(Corrects spelling of law firm name to Stroock & Stroock &
Lavan from Strook & Strook & Lavan in paragraph 16)
By Diane Bartz
WASHINGTON Jan 30 U.S. officials are likely to
allow China's Lenovo Group to buy IBM's low-end server
business and Google Inc's Motorola Mobility handset
business if it agrees to concessions aimed at protecting U.S.
national security, experts said.
Computer maker Lenovo has advantages over other Chinese
companies that should help it overcome the mutual suspicion
between the United States and China over industrial spying and
cybersecurity, such as its track record of successful U.S.
acquisitions in the past. And importantly, it is not directly
controlled by China's government.
Even so, it could be in for a battle over its latest deals
with at least one lawmaker expressing concern.
Lenovo said on Wednesday it would acquire Motorola Mobility,
along with some 2,000 patents, for $2.91 billion. That news came
days after an announcement the company would purchase IBM's
low-end server unit for $2.3 billion.
The deals will be reviewed by the inter-agency Committee on
Foreign Investment in the United States, or CFIUS, to ensure
they do not threaten national security.
"We look forward to going through the regulatory process and
we're going to work with the regulators with an open and
transparent approach," Lenovo spokesman Brion Tingler said.
Lenovo has been through the secretive CFIUS process three
times before and has won approval each time, according to a
source familiar with the process.
The first was in 2005, when Lenovo bought IBM's ThinkPad
business in a deal that catapulted the company into the global
technology big leagues. In that case CFIUS approval came to the
dismay of Representative Frank Wolf, a Republican from Virginia
and a tough critic of China.
Wolf said he discovered after that approval that the State
Department had made plans to purchase Lenovo computers. "They
were not able to cancel the purchases but made sure that none of
them were used for anything," he said.
"I just think we have to be careful," said Wolf.
Lenovo also went through CFIUS reviews when it bought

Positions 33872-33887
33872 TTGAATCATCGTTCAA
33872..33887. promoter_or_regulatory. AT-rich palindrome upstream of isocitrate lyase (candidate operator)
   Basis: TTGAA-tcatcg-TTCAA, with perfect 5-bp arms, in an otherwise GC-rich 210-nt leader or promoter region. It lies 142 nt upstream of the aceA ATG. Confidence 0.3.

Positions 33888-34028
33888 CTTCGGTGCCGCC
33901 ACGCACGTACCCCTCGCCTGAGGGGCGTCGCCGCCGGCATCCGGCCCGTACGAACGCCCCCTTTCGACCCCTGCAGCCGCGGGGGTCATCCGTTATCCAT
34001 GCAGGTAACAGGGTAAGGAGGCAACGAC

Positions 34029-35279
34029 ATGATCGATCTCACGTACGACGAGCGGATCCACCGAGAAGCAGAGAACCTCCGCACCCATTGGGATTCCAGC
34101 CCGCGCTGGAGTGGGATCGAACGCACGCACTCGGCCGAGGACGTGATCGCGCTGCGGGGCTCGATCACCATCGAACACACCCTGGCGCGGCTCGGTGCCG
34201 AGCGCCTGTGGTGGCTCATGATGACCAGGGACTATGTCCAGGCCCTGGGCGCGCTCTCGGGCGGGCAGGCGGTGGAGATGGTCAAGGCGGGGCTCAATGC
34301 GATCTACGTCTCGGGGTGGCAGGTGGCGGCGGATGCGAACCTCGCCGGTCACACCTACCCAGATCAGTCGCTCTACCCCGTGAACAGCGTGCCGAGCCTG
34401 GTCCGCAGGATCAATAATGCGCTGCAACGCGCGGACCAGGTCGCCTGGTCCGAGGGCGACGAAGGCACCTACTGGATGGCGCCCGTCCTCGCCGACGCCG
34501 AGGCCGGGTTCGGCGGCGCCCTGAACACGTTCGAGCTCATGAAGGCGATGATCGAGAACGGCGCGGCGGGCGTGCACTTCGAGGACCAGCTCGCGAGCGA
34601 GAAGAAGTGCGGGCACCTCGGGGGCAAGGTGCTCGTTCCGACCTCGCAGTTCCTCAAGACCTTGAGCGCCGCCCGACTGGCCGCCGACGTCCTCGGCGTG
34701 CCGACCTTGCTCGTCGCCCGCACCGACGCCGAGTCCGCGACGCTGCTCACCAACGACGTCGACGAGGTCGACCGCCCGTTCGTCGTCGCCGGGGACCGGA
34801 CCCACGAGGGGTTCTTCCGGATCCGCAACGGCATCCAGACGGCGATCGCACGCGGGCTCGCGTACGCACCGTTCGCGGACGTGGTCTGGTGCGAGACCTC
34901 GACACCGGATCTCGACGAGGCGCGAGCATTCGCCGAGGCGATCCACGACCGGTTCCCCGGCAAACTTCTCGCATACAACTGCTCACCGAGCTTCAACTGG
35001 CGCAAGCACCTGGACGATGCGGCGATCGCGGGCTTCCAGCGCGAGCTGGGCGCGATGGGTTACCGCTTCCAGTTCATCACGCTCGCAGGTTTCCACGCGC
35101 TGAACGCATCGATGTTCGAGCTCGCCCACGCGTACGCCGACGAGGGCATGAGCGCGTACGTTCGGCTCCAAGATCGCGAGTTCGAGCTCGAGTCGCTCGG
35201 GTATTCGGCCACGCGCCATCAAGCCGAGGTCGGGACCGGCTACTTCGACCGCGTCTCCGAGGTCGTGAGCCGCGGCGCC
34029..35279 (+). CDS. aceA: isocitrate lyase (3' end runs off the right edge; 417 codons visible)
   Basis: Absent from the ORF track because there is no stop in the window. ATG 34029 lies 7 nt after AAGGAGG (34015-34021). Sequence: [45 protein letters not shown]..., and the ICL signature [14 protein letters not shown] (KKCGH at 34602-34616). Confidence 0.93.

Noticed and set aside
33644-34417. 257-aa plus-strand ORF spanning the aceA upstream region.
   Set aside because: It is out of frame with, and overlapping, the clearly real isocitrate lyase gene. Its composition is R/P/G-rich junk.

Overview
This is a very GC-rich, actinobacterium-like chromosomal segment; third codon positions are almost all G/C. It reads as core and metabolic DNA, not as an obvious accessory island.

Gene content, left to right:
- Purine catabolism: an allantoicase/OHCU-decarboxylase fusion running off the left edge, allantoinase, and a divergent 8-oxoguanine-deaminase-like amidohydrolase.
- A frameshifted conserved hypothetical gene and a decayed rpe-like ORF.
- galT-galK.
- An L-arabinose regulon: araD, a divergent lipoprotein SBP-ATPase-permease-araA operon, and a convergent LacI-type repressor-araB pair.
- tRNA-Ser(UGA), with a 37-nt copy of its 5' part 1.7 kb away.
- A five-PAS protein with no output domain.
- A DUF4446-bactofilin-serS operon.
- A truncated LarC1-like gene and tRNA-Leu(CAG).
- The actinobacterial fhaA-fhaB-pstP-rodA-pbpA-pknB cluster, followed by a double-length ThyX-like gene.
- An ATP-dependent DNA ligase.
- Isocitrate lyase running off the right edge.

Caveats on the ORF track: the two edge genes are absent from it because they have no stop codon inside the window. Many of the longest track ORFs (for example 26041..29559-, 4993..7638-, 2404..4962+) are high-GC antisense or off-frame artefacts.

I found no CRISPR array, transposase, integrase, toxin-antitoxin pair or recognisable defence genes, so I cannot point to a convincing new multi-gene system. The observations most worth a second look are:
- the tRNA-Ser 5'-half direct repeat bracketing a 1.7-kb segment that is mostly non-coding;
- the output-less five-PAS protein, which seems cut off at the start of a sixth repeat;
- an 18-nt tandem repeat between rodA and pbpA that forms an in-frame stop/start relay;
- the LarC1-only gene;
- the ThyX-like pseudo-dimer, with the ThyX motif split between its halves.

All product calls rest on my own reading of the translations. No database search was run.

Stoneware Inc to expand cloud solutions and formed a strategic
partnership with EMC Corporation. Both deals were
announced in 2012.
It is not known what security concessions - if any - CFIUS
wrung out of Lenovo in the previous transactions, but typical
measures include having a security officer, a security plan or
other steps aimed at preventing a foreign government from
influencing a company in a way that would put U.S. security at
risk, the expert said.
CFIUS may also require that only U.S. citizens handle
certain products and services or demand that certain products be
located only in the United States.
Lenovo has already been in touch with CFIUS about its latest
U.S. deals, as is typical, said sources familiar with the
PATENTS IN FOCUS
A typical CFIUS analysis will touch on two sides - what
threat may be posed by the foreign company involved and what
vulnerabilities are exposed by the purchase, said Anne Salladin,
a former Treasury official with CFIUS experience.
"I do think that both of these deals are likely candidates
for mitigation measures," said Salladin, who is now at the law
firm Stroock & Stroock & Lavan LLP.
Another former government official with CFIUS experience,
Jonathan Gafni, said the review of the Motorola Mobility deal
likely would not focus on handsets but on more complicated
Lenovo will receive more than 2,000 "patent assets" as part
of the transaction, the companies said, although it is not known
which ones will change hands. Gafni said regulators would want
to give them extra scrutiny.
"There are already a ton of Chinese handsets being sold in
this country," said Gafni, now with Compass Point Analytics. "I
think it could take some time to figure it all out, but I don't
see a big problem here."
In the end, experts said, Lenovo was likely to win CFIUS
"If there was a Chinese company that was well-positioned to
see this deal come off, it's Lenovo," said Jim Lewis, a security
expert with the think tank Center for Strategic and
International Studies. "They've done the dance before and they
know what the steps are."
CFIUS, which is headed by the Treasury Department, usually
takes 30 days to review simple deals, but may take an additional
45 days on more complicated transactions.
Of the 23 transactions CFIUS reviewed in 2012, 10 were
withdrawn and abandoned, according to the latest CFIUS annual
report. One Chinese transaction was blocked in 2012 - the
proposed purchase of an Oregon wind farm near a sensitive Navy
(Editing by Peter Cooney, Ros Krasny and Stephen Coates)